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Tin Foil or Saran Wrap?

What the %&*%$^#!

I was on my own and hungry.   Terry Jane Dorr, one half of team Dorr/Holloway, was out of town for 8 days. I dug into the recesses of our freezer and there, wrapped in tin foil, was dinner.

I have rules for eating, one of which is sour cream cannot be within 15’ of my plate.  The rule has served me well.  Imagine my surprise on that first bite (see opening remarks) – enchiladas -with the dreaded sour cream.  Drat!  How could this happen?

Tin foil is not transparent and I paid the price for lack of transparency.  I thought about real estate.  You can wash a bad taste out of your mouth.  Listerine won’t help the bad taste of an uninformed real estate purchase.  I’ll explain.

Trulia and Zillow are tin foil.  Neither provides full and accurate real estate listing information.   They are advertising platforms masquerading as real estate sites.   Since Trulia and Zillow are tin foil, I’ll not discuss them.

The MLS gives agents the option to provide all information (Saran Wrap) to prospective buyers or some information (Tin foil) to prospective buyers.  Words matter.

The MLS “Public” data sheet excludes information.  I would think the word public would mean the information is open and transparent.  That is not the case.  The “Private” data sheet includes information, but only for agents, not the home buyer.  That label is accurate if you are an agent.

Homebuyer Associates uses Saran Wrap (transparency).  The information we send to clients is transparent.  We “wrap” the information so that all is disclosed to our clients.   Other agents may send their information in tin foil leaving out information that might be important to a buyer’s decision-making process.  Holding back information does nothing to help the home buyer.  One of you is thinking ‘OK, smarty-pants, give me some examples.’

Seamus (nephew and co-worker for 8 years) recently sent a listing sheet to a client.  The “private remarks” – meant only for agents – stated, “Did you see the $1,000 selling bonus? The seller and listing agent were offering a bonus to any agent who sold the home.  There is nothing wrong or illegal with the offer of a bonus.  It might actually help get the place sold.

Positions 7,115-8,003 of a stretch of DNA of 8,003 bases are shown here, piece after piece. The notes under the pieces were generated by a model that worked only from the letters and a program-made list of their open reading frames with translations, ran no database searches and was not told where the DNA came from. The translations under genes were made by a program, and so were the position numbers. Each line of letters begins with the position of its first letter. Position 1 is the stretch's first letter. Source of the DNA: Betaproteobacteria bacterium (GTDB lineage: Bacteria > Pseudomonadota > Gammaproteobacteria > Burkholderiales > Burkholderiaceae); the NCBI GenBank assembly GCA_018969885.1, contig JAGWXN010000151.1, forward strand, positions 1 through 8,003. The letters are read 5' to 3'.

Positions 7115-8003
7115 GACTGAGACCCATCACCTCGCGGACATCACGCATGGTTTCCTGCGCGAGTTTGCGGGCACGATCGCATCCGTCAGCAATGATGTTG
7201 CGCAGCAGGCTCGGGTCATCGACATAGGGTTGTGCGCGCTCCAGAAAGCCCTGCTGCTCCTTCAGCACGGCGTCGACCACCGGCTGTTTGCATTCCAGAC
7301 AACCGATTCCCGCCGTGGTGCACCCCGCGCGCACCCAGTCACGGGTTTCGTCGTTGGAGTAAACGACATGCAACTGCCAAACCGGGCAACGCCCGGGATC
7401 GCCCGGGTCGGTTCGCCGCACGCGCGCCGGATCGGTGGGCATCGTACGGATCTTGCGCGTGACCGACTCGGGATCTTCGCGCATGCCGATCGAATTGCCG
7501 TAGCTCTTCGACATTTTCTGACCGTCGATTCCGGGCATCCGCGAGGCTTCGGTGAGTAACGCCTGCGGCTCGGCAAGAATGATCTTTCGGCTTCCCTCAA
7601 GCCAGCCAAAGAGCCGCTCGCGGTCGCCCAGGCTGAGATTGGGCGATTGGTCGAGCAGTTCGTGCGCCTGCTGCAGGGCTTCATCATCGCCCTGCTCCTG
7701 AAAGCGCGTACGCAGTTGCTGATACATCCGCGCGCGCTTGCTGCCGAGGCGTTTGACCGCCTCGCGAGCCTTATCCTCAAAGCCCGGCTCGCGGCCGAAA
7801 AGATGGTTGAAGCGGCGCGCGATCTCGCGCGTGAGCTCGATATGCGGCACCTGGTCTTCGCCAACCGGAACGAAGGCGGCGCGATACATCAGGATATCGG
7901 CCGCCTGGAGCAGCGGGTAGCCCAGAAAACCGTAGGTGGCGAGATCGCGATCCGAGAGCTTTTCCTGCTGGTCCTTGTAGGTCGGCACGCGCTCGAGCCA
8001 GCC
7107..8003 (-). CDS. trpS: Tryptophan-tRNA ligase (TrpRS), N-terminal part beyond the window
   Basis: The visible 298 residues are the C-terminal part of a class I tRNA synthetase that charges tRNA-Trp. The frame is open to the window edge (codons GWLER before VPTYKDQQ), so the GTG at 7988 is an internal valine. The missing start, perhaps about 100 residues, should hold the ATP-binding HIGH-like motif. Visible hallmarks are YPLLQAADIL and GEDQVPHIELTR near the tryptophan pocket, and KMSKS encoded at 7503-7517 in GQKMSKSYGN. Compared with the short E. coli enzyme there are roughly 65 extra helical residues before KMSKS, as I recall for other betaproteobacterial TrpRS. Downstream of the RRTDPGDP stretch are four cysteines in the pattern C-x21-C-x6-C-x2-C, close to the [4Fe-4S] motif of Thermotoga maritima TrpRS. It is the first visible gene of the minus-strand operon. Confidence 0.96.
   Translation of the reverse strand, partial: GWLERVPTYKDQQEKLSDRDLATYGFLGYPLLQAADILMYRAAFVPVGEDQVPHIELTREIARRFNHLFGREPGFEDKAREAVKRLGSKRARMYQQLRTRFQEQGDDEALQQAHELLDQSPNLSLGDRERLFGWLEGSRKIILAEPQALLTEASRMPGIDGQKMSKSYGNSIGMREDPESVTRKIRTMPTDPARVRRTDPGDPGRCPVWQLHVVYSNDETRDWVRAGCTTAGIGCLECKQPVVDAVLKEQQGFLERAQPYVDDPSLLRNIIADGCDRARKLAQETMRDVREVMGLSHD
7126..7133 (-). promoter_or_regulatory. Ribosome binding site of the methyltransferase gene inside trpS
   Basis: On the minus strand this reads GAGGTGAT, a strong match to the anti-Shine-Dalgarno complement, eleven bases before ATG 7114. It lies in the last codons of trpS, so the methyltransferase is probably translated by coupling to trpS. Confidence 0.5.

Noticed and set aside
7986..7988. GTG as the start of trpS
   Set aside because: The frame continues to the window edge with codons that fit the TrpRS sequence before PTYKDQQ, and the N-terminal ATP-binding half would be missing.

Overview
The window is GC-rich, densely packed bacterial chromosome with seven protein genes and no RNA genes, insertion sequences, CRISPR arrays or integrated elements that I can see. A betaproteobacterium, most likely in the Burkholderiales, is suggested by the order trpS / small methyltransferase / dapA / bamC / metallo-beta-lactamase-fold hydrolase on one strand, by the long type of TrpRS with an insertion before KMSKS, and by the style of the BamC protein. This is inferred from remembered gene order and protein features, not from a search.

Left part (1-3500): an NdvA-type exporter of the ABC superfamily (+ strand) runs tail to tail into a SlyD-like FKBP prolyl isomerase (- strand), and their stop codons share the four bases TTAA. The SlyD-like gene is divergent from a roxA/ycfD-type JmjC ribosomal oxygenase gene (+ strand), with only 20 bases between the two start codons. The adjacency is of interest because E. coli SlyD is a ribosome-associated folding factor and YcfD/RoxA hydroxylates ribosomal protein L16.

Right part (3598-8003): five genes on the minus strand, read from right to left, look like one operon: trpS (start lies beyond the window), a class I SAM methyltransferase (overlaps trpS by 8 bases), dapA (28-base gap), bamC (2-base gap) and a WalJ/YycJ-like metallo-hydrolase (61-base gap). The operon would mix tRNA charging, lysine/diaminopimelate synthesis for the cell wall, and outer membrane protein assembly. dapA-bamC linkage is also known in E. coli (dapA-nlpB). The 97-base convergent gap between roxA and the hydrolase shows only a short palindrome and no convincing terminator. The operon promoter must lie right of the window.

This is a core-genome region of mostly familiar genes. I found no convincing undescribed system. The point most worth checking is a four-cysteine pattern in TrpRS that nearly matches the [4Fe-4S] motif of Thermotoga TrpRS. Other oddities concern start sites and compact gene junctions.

What is wrong is not disclosing the bonus information to the potential buyer.  A $1,000 bonus may color the information provided to the buyer and any smart home buyer will want information.

What does Homebuyer Associates do?  We don’t keep the $1,000 and inform our client that any bonus received will be given to them.  Our clients receive the data sheet that notes the bonus, the Saran Wrap edition.

Other agents, most agents I would argue, send the tin foil edition.  The potential home buyer does not know of the bonus offer.   If you think this seems innocent, note the following from another recent data sheet:

“Seller offering a Bonus to Broker at successful closing by May 30, 2014 in the following amounts:  An A/O (accepted offer) between $270,000-$274,999 bonus to broker is $1,000; for an A/O between $275,000 – $284,999 bonus to broker is $2,500, and for an A/O above $285,000, bonus will be $5,000.”

Look, learn from my experience.  If you head to the freezer searching for food, look for the stuff wrapped in Saran Wrap.  If you are looking to buy a home and for some unknown reason aren’t working with Homebuyer Associates, demand the Saran Wrap edition of the data sheet.  If you think your version of sour cream tastes bad, try swallowing a $5,000 or $10,000 overpayment for a home.   You can’t buy enough mouthwash to get rid of that taste.

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Homebuyer Associates
1835 N. Riverwalk Way
Milwaukee, WI 53212
Phone: 414-254-4129